NSA Surveillance Program
This is a discussion on NSA Surveillance Program within the Law Enforcement, Military & Homeland Security Discussion forums, part of the Related Topics category; Originally Posted by AgentX
Clinton was impeached.
You are correct. With all the hoopla surrounding that I could not remember if he was actually impeached ...
June 20th, 2008 09:44 PM
You are correct. With all the hoopla surrounding that I could not remember if he was actually impeached or not. I really never worried about it as I knew he would be able to get out of it no matter what.
Originally Posted by AgentX
June 20th, 2008 09:57 PM
It's a little glib to say a judge detailed to a classified intelligence court is necessarily inept when it comes to making the decision whether or not to grant a warrant.
Judges are professionals at applying standards and rules, whatever the setting, and a judge assigned to the court isn't going to be ignorant of the intelligence environment. And appealing to fear because "Americans might get killed if the warrant isn't granted" is a diversion. The same possibility exists with judicial review in criminal matters, but we don't get hysterical about it.
FISA is a pretty solid piece of legislation which fairly effectively balances the need for collections with the need for civil liberties, IMHO.
Edit: And as a guy, again, who works in issues and places where intelligence collection is critical to my work and safety, I don't like adding red tape or making our guys' jobs harder than they need to be.
Edit II: Wow, I just realized that I hadn't read the article all too well. To extend FISA protections to non-American citizens outside of US territory is indeed absolutely absurd.
June 27th, 2008 01:48 AM
For me it is simple get a warrant and you can listen, read and record all you want.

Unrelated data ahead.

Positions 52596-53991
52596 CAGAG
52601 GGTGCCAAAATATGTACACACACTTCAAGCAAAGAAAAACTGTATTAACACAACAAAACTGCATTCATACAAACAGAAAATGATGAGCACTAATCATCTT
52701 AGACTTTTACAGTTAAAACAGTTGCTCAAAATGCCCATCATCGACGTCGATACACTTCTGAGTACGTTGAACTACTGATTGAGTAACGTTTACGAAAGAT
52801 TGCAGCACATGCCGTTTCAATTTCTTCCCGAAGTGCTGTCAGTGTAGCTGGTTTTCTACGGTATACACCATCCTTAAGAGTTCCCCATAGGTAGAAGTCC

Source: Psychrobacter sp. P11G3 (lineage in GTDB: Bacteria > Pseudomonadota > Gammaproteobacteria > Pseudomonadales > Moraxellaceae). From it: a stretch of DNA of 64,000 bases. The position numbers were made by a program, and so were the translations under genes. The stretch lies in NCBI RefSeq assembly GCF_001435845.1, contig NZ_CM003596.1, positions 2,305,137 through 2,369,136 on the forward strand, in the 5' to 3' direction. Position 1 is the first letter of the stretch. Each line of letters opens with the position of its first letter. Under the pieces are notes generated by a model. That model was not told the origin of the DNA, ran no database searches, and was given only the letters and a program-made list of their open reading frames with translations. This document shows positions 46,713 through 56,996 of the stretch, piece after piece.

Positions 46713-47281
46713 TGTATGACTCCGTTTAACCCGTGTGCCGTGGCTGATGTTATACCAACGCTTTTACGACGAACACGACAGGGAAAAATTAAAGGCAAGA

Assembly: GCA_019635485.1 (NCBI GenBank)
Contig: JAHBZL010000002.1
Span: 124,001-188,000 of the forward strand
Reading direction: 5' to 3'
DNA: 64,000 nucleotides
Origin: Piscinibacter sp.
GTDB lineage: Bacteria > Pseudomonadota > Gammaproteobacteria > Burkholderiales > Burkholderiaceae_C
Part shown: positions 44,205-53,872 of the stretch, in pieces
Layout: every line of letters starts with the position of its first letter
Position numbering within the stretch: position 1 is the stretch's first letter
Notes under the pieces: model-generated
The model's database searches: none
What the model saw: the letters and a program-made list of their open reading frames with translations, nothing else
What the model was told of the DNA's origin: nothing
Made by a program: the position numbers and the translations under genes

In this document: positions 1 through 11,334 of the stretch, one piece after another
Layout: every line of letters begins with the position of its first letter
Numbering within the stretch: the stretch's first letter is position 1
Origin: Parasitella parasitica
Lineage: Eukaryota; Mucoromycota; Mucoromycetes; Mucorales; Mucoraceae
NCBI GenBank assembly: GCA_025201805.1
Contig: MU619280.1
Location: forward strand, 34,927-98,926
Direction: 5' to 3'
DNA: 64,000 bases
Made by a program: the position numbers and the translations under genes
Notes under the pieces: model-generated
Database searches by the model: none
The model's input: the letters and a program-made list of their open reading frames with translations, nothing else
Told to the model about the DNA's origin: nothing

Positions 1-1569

That part of the system I have trusted with its checks and balances in place.
My job is in forensic evidence seizure and examination and in my Lab I will not even begin acquiring and logging evidence until you show me a warrrant or a very specifc letter of legal authority with detailed scope of the seasure and by whom's verifiable authority.
Why would anyone accept less, just get a warrent.
If no one will issue a warrent for evidence seizure or surveillance then maybe someone is being overzealous and oversteping a bit.
In God we trust, Everyone else we monitor...
June 29th, 2008 11:05 PM
Well said ccw9mm. Well said.
We must all remember that the 4th amendment's probable cause/warrant requirement was drafted by the same venerable individuals who drafted the second amendment. The Bill of Rights cannot be read piecmeal, it must be applied and adhered to completely, even if it causes inconvienience at times; lest we allow the flame of liberty and freedom to eventually be extinguished by one small raindrop at a time.
When you've got 'em by the balls, their hearts & minds will follow. Semper Fi.
July 4th, 2008 09:12 AM
And there's an ammendment process. If you don't like what the constitution says, work to change it. Don't just pretend it says something else.
Originally Posted by sgtD
What also bothers me about this is the immunity. For one, government employees aren't supposed to be breaking laws, and they also aren't supposed to be involving the private sector in criminal activities. Not only is that a problem, but it's my understanding that the immunity is being granted without the crimes even being detailed. Why bother having laws if that's how it's going to be?
July 4th, 2008 09:52 AM
Why, indeed. It's criminal. It's lawlessness. That's what it is. Publicly-financed lawlessness, on our backs.
Originally Posted by JimThomas
July 4th, 2008 11:31 AM
So what exactly should a "warrant requirement" be...? I'm not clear on who you think should need a warrant to do what.